Here are some guidelines for these workouts:

  • Heartrate between 120-150 beats per minute if you have a heartrate monitor (if you don’t have a monitor, be sure you can breathe exclusively through nose the entire time. This means you’re close to the proper range)
  • Choose a modality that is easy on the joints (i.e. going for a jog probably isn’t your best option). Biking, hiking, sled work, high-paced mobility/body weight circuits or rowing
  • Go for 30-90 minutes

Sleep

Even though it’s last on the list, sleep is the one piece of the recovery puzzle which can give the biggest bang for your buck.

Of course getting enough quality sleep has a laundry list of benefits for overall health – which is important for being a functioning member of society – but it also plays a significant role in strength training performance.

Research has shown a decrease in deadlift, leg press and bench press performance after only two successive nights of three hours of sleep (1). Chances are you’re getting more than three hours of sleep per night (studies use excess variables at times), but getting an hour or two less than you need on a consistent basis is going to catch up to you in the weight room at some point.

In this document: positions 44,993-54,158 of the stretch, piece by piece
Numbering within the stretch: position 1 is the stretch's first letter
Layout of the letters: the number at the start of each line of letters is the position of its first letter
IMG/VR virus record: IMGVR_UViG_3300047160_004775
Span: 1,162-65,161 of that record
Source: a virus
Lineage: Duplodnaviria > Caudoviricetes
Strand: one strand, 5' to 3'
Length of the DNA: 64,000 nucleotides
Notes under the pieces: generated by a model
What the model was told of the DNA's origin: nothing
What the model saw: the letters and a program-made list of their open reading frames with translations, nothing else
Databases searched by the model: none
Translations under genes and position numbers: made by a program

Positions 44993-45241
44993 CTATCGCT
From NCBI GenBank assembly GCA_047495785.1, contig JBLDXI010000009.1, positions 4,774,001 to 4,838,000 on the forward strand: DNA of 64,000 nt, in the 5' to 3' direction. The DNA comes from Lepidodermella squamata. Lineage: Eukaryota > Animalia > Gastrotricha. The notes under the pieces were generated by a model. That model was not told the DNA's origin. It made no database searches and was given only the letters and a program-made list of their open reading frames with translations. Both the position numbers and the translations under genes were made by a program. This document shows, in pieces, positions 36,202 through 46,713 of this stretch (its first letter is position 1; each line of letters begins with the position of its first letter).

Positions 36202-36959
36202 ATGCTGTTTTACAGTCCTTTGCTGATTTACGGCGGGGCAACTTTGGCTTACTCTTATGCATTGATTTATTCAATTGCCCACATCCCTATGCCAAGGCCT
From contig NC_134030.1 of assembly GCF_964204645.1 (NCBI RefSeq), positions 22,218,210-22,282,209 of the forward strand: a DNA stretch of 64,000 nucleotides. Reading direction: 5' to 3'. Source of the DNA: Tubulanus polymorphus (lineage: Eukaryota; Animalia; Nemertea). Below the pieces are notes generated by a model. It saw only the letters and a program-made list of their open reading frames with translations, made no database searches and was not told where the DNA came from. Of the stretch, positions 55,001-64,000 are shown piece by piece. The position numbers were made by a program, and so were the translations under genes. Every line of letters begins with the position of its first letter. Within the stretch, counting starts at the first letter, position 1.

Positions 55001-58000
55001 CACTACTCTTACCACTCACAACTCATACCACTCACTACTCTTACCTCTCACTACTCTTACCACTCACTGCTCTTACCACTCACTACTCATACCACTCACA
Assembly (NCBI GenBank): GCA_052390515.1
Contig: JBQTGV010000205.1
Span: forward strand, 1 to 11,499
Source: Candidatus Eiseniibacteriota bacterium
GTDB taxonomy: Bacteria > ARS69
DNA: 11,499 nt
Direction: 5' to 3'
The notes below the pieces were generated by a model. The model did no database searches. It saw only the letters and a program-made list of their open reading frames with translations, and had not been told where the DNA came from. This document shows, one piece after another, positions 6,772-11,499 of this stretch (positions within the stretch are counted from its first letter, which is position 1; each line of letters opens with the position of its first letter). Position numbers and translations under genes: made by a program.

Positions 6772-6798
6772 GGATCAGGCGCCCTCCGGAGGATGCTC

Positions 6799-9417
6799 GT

Implement one – or all – of the following tips tonight to ensure your sleep is on the same level as your deadlift:

  • Aim to get 7-9 hours of sleep every night
  • Make your room as dark as possible. Ideally you won’t be able to see your hand in front of your face
  • Put the temperature between 62 and 68 degrees
  • Avoid screens (TV, laptop, phone, etc.) for AT LEAST 30 minutes before getting into bed. Go for two hours if you’re aiming for all-star status
  • Get out in the sun early in the day

Alright, now we have the out of the gym stuff taken care of we can focus on what you need to do during your strength training sessions.

Picture Perfect Technique

If you’ve been in the strength game for even a blink of an eye you know technique needs to be at the top of your priority list. Unfortunately, after the initial stages of learning the technique of a particular exercise, working on how well you do said exercise goes by the wayside.

Not having your technique dialed in not only limits your potential with your strength exercises, if you have more gray hair on your head or your joints move like the Tin Man’s, it’s going to lead you closer and closer to an injury.

Taking one or two workouts a week where you dial back the weight to focus on crisp movement is no big deal compared to being on the shelf for months because your less than stellar form caused a knee or back injury.

When to Implement Technique Work

There’s no reason you can’t practice some form of technique work each in each of your workouts. The biggest consideration is ensuring you don’t interfere with your regularly scheduled workout. The following ideas fit the bill.

Warmup Sets

Doing plenty of warmup sets on your big lift of the day is a no brainer. If you typically do four warmup sets, increase it to five or six.

The length of your workout will only be increased by a few minutes. Time well spent.

After Strength Work

Increasing the frequency you perform an exercise is one of the best ways to dial in technique within a short amount of time.